Veteran tight end Chris Cooley tried to hold back tears when the Redskins released him in late August. He believed the team had the brightest of futures, and the thought of not being part of that deepened his pain.
Exactly four months after his release, Cooley, the Redskins’ all-time leader in receptions by a tight end, savored being part of an historic turnaround that could culminate in an NFC East championship Sunday night. But he would hardly view his first division title and the Redskins’ first in 13 years as a culmination.
“A division title is cool, great – that’s no one’s goal,” he said Friday. “The goal is to win the Super Bowl. If we win the division title and lose in the first round, no one gives a damn. We don’t care. I don’t think this group of guys cares – 90 percent of this team hasn’t been playing for the Redskins long enough to think we haven’t won the division in 13 years. We’re here to win. We’re here to win it all. I’m here to win it all. If this for whatever case was my last year ever, I wouldn’t pat myself on the back five years from now and say, ‘Yeah, I was part of a team that won the division.’”
The Redskins’ turnaround has been special for Cooley, in particular, because he spent the first seven weeks of the season out of football. Washington re-signed the nine-year veteran after Fred Davis tore his left Achilles’ tendon against the New York Giants on Oct. 21.
He is familiar with the Redskins’ losing culture, and he sees the change this season.
“I think it’s really special for me because it’s been a completely united effort as far as the group of guys,” he said. “You’ve been around long enough to realize this is the first year that there hasn’t been distractions. There’s hasn’t been [drama] going on. There hasn’t been any outside influence. It has been a locker room and a staff that have kept working, kept believing in what they wanted to do and really played for each other and worked for each other.
“You see that with the players. You see that with the coaches. It has been pretty cool for me to see a staff, guys like Kyle [Shanahan, offensive coordinator] and Haz [defensive coordinator Jim Haslett], putting together game plans week after week after week for their players. That has got to be hard for a coordinator to put all pride aside and say, ‘This is what I want, but this is what my players do best, so let me do what my players do best.’ And it’s pretty cool to see that effort from the staff, and the players’ response has been terrific.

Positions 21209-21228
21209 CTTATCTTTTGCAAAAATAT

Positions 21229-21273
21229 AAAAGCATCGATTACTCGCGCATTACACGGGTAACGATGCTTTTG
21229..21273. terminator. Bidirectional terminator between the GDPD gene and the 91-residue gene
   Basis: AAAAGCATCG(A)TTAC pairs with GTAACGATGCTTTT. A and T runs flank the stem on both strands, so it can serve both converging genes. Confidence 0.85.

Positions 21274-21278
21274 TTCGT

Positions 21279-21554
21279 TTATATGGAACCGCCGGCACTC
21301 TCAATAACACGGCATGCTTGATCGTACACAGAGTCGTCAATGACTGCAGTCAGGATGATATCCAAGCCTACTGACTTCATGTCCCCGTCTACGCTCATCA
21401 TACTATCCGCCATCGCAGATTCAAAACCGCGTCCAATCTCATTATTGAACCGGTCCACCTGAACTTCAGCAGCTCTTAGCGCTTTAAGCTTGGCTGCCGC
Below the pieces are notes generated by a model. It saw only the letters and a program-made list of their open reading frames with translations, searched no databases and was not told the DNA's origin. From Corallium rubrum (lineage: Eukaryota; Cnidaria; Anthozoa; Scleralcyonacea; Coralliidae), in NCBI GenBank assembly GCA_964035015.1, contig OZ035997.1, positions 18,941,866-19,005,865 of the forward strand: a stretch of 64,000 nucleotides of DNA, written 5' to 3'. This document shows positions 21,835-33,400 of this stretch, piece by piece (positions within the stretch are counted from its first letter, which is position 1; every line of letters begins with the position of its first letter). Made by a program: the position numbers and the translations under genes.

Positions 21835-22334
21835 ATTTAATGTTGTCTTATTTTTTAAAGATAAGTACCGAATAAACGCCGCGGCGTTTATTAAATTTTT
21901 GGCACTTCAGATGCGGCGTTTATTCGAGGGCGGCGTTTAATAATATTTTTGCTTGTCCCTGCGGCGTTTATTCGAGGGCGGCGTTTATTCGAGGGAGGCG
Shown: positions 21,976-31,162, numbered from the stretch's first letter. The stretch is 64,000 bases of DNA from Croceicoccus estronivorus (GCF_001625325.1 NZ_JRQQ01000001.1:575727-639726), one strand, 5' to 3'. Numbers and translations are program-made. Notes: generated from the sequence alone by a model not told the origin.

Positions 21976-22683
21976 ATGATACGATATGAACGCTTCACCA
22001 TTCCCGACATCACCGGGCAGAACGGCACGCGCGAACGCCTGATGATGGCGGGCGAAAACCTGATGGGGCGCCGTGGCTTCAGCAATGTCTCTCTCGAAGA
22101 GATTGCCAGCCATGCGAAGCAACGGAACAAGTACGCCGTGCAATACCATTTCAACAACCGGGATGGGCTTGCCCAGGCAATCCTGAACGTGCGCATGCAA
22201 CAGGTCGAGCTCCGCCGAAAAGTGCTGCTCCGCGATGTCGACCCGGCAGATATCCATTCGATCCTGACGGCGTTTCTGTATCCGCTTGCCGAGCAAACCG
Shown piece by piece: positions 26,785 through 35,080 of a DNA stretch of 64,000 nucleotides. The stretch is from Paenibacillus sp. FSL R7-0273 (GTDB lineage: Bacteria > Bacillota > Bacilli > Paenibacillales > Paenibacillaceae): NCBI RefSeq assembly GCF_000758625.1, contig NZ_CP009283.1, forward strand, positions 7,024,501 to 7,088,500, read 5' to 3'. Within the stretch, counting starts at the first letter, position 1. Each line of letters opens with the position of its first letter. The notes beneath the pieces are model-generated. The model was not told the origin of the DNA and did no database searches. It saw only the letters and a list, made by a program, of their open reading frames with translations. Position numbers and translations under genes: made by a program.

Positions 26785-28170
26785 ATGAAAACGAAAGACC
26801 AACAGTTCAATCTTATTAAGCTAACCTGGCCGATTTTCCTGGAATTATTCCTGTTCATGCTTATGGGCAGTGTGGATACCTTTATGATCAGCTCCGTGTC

“This is the best that we’ve worked, I think, since I’ve been here,” Cooley continued. “There’s no one that doesn’t want to do it. There’s no one that has a problem with going out and practicing hard. The expectation is to go out and work hard. The expectation is to play hard. We’ve had some great leadership and it has translated throughout the season. Look at guys like Pierre blocking downfield and getting after guys. You look at the way that has spurred our receivers. You look at the way Alfred has run the ball. We have so many plays that get so much more yardage just because guys are playing harder than the team we’re playing against.
“We’re doing things right, and that’s what’s really cool. I think when I left the thought was we had the chance to do things right. We had unbelievable talent and cohesion for a group in training camp. It’s the first offense I’ve been in for three years, so it felt like it, as opposed to change, change, change, new players, new quarterback. We did have a new quarterback, but we had a lot of the o-line back. We had the staff all back. We had everyone work together. It was like, ‘Oh man, this is coming together fast.’”
Cooley kept the turnaround in a measured perspective before Sunday night’s game against Dallas.
“What’s crazy is that for as much as we’ve achieved, it’s nothing,” he said. “We’ve literally achieved nothing, and that’s really unbelievable. I thought for sure this team gets to 9-7 – and that’s when we’re at 6-6 – then we’re in the playoffs. Without a doubt. That’s the way the NFC picture looked at the time. So it’s wild is to think you go on this run, win six games in a row and beat a lot of good teams and it still might not be enough. It’s pretty wild, but looking at what we have to do this week is no different than what we’ve had to do for six weeks in a row.”